When I arrived at my current call, it was clear there already had been a good amount of faithful energy directed towards the nebulous crowd that we call young adults. But now, the ministry was facing a crossroads. Weekly pub night and monthly intergenerational luncheons—the more programmatic aspects of the ministry– were waning, but the small group bible studies that had popped up more recently were on the upswing.
I can’t say whether that shift of energy was simply a shift towards the new or whether it is a symptom something larger. Regardless, I jumped on the bandwagon! I began to see our small groups as the focal point of our ministry to young adults. These groups provided the relational support of a Christian community for people who were often new to town because of a new job, educational opportunity or relationship. The small groups also provided the space to ask questions about the basics of our faith for people who were sometimes intimidated by other ministries of the church where they felt they might not know enough about theology or the bible to participate confidently.
So, obviously, as an eager young pastor I built up a plan to strengthen and multiply these groups. I hoped to develop leaders that would allow the program to grow. I knew those leaders would need support so I factored that in, thinking we would build a leadership team that I would mentor. I also hoped find us some better curriculum to follow, for my own theological integrity as well as at the request of the group members. In short—I tried to make a neat little program garden out of a wildflower ministry.
I didn’t make it very far.
Malcolm Gladwell writes in his book The Tipping Point: How Little Things Can Make a Big Difference, “Sprinkled among every walk of life are a handful of people with a truly extraordinary knack of making friends and acquaintances. They are Connectors.” What I discovered is that it is these connectors who drive small group ministry were not the traditional “bible-study-leader” types I thought I needed to find. The connectors are the people that I can text the day before a planned social event and they will not only show up but also bring five others along with them. These are the people who everyone seems to know. They spread the word about things they love as naturally as breathing. They are born inviters, and they are invaluable in building community.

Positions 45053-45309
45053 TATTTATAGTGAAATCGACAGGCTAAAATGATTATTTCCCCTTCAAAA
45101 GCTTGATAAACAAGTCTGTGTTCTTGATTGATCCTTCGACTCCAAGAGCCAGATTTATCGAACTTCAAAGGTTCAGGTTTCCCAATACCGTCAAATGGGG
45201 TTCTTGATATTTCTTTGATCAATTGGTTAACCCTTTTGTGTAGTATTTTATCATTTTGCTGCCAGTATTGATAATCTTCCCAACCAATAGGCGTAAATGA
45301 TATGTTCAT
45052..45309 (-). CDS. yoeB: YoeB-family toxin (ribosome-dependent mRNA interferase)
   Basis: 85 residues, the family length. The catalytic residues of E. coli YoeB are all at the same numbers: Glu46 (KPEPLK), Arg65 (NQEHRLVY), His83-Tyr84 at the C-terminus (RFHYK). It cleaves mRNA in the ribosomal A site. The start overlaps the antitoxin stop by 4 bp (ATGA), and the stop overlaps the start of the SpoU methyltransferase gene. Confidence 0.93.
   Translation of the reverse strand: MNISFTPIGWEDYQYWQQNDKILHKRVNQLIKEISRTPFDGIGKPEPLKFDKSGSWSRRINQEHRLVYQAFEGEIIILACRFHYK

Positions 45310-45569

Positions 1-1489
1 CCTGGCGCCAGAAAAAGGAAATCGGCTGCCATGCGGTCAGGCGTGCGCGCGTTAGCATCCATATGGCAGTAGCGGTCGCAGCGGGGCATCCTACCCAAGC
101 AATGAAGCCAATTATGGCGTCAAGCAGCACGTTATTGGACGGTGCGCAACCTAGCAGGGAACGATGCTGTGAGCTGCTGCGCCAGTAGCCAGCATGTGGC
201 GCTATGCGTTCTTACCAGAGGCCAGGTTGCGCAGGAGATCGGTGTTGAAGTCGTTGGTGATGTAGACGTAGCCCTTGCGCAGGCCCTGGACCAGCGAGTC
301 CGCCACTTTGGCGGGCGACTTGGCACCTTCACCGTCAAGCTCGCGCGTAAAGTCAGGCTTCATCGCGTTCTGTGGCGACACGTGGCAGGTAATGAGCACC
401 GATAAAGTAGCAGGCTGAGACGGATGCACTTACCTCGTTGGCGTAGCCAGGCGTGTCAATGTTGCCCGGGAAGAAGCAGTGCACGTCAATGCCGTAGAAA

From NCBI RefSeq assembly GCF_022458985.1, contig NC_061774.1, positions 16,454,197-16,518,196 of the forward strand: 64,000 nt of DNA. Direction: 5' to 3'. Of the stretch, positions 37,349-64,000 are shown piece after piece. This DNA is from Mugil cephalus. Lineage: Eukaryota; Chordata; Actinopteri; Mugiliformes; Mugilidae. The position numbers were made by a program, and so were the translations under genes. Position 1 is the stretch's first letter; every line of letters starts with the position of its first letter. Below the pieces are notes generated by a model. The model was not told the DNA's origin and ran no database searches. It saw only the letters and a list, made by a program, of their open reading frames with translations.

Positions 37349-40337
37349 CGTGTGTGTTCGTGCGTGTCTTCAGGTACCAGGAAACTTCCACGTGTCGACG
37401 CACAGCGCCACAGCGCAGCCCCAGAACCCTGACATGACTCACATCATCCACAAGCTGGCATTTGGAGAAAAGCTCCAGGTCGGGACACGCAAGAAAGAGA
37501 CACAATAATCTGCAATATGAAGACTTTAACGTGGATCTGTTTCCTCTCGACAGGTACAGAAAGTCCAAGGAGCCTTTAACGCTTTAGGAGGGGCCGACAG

Gradually I began to think not of sustaining distinct “programs,” like monthly socials or weekly study groups, but of creating a relational network.* Our network has two major hubs in each of our two bible studies and each group has its connectors who hold it together. Our connectors are the best at welcoming in newcomers and at reaching out into other ministries of the church to connect on a larger scale. By providing more space for these connectors to work their magic, we have seen a community spring up. Our network has grown to include people who might not even be a part of a small group but who often find themselves invited along to an informal after church lunch.
In this network, I serve mainly as an entry point and information provider. I intentionally reach out to build relationships with visitors and newcomers. Then I invite them in and sit them down next to a connector or two so that they become integrated into the network themselves. I even eventually got the better curriculum that I wanted—one of my connectors heard about a study another group in the church was doing and asked if we could do it too!
A talented pastor I know often says of youth ministry, another niche ministry of the church, “My goal is to have the youth so connected to the church that I work myself out of a job.” Neither of us is there yet, but maybe it’s not a bad concept to embrace.
* Many thanks to the thought of Carol Howard Merritt in her book Tribal Church and Landon Whitsitt in his book Open Source Church who were also influential in my thinking on this topic.
Caitlin Thomas Deyerle is a Lake Fellow Resident at Second Presbyterian Church in Indianapolis, Indiana.